Senior Column | DITV taught me ‘the show must go on’

Rebuilding and leading DITV has been a highlight during my time at the University of Iowa


Contributed photo of Elisabeth Neruda, DITV Director.

Elisabeth Neruda

I’m not great at letting go.

I’m a fairly anxious person in general, so worrying constantly about everything all the time is my forte. But with DITV, it is even worse. When I stepped into this role a year ago, I worried that if I was not physically there, the building would burn down or everything that could go wrong — would. To be fair, these worries are not totally unfounded.

Over the past year, DITV has dealt with more technical issues than I can count. But to my knowledge, no actual fires have ever broken out.

I worry because I care. This was a rebuilding year in a lot of ways, and I put all my efforts into making the show the best it could possibly be and for DITV to be a space for everyone on staff to become their best selves. And for a lot of that year, caring for me meant being at all the production nights and all the live shows and me surviving off of five hours of sleep most nights.

But to quote Lorne Michaels from Saturday Night  Live — “The show doesn’t go on because it is ready. It goes on because it is 11:30.” Replace the time with 8:30 a.m., and you have DITV.

For most of the past year, I held a pretty strong grip on the show. But only because I had big goals for what I wanted it to be. When we were coming back from COVID-19, I was worried about productions being shut down right as we were hitting a stride.

We were going through a lot of employee turnover, I was worried that I would have to produce a newscast with a miniscule staff. We were going back to live shows instead of shooting and editing from our phones, I was worried none of us would know what we were doing and fail spectacularly.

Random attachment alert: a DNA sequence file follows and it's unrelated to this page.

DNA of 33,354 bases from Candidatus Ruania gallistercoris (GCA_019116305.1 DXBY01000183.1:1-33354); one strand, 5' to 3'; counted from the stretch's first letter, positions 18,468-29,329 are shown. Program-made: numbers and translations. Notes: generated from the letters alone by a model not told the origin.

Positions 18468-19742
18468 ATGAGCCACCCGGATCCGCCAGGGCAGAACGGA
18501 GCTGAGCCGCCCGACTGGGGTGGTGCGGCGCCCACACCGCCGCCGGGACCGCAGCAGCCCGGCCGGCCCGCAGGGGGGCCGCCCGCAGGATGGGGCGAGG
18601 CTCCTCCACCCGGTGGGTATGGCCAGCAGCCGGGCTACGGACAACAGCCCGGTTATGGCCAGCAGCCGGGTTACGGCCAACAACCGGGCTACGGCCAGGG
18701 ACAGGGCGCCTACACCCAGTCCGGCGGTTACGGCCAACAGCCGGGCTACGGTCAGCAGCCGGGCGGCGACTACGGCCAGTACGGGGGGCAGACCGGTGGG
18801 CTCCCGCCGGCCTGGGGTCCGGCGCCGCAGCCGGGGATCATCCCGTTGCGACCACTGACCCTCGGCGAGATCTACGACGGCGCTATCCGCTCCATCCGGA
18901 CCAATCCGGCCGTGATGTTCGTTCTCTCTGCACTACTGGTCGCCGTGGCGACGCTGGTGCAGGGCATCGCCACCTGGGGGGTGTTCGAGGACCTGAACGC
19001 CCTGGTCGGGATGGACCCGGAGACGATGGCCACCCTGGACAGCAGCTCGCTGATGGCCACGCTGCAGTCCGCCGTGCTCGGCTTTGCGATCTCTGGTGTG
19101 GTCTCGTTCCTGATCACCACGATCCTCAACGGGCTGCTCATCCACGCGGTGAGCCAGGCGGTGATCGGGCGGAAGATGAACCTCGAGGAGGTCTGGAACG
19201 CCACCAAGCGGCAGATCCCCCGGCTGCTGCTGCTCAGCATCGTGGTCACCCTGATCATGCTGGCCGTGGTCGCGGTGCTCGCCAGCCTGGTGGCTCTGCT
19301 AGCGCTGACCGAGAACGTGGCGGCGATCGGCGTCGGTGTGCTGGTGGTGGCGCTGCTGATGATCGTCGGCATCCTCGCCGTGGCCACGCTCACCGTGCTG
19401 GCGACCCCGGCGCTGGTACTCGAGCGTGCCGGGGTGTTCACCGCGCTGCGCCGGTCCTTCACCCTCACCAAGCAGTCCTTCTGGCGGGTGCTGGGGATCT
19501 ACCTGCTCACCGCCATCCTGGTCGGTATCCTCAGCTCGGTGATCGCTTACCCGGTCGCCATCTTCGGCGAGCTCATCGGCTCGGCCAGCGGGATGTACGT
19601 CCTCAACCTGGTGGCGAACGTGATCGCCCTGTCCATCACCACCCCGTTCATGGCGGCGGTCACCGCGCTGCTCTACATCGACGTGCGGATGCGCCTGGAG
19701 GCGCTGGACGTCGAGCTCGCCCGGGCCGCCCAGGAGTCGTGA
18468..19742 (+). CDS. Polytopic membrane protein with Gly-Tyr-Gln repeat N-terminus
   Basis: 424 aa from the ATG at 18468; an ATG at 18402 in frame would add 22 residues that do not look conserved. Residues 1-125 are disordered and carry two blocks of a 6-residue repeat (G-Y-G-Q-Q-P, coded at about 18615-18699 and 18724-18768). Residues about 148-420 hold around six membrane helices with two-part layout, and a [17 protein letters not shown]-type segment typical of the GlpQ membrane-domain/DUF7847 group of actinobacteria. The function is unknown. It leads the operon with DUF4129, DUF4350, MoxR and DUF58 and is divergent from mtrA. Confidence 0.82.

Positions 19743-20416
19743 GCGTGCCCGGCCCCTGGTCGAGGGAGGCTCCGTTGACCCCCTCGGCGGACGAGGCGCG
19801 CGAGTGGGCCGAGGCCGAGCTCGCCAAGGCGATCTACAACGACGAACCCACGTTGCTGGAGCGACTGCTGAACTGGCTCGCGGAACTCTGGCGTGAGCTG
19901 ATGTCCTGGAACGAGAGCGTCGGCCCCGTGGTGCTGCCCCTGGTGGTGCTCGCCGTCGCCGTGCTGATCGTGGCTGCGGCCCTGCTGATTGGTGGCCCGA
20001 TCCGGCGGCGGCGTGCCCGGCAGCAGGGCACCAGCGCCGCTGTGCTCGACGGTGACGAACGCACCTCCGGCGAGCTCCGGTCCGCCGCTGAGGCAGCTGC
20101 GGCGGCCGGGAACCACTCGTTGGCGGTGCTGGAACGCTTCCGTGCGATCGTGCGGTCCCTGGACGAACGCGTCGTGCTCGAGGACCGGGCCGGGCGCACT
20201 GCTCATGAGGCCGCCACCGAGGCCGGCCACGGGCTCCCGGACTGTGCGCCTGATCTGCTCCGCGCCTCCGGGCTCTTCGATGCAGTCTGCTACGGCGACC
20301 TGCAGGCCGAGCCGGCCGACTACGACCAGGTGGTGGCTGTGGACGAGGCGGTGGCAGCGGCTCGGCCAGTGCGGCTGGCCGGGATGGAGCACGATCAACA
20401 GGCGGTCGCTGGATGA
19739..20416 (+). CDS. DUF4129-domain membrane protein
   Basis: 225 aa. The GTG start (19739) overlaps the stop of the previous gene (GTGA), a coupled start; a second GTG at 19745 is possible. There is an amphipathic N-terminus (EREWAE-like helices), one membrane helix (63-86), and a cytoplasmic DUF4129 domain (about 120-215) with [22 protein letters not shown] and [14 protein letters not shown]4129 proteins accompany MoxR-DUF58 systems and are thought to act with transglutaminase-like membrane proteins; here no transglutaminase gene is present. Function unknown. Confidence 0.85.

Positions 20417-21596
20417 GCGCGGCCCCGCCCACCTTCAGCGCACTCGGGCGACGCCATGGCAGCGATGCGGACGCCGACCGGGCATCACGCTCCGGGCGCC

But the show always goes on.

It is a tough balance prioritizing DITV as a learning lab and wanting people to make mistakes so they can learn, and also wanting to achieve great things very fast. It hurts when you write and produce a great show and then the TV gods smite you with faulty mics or a broken monitor or a prompter that turns off on a whim. But that is the nature of TV. You can’t pay for the kind of experience that is troubleshooting and rewriting until the last possible second.

I had to learn to let go. To loosen the grip on the show and let it be what it is and work with the good, the bad, and the ugly.

I would like it to be very well known that I did not learn this alone, nor did I learn this fast. My coaches would constantly tell me that nothing in TV happens alone and to rely on those around me.

I had fellow directors and staff literally push me out the door of the studio and ban me from Wednesday mornings shows so I could sleep. I had an amazing, dedicated, weird, talented staff who saw my vision for the show and worked their tails off learning, growing, and changing with me. Finally it clicked.

Letting go is hard because change is hard. This building and this studio is where I have spent a majority of my time for the last two years. It is my morning and night routine. These are the people I spend most of my time with. This is where I learned what I want to spend my life doing.

But if there was ever a time to truly let go of the reins, it is now. The show has grown leaps and bounds more than I ever would have imagined and the sky’s the limit for what DITV can achieve. There is nothing else I know more in this world than the people taking over will do a great job. You will have a viewer for life.

Columns reflect the opinions of the authors and are not necessarily those of the Editorial Board, The Daily Iowan, or other organizations in which the author may be involved.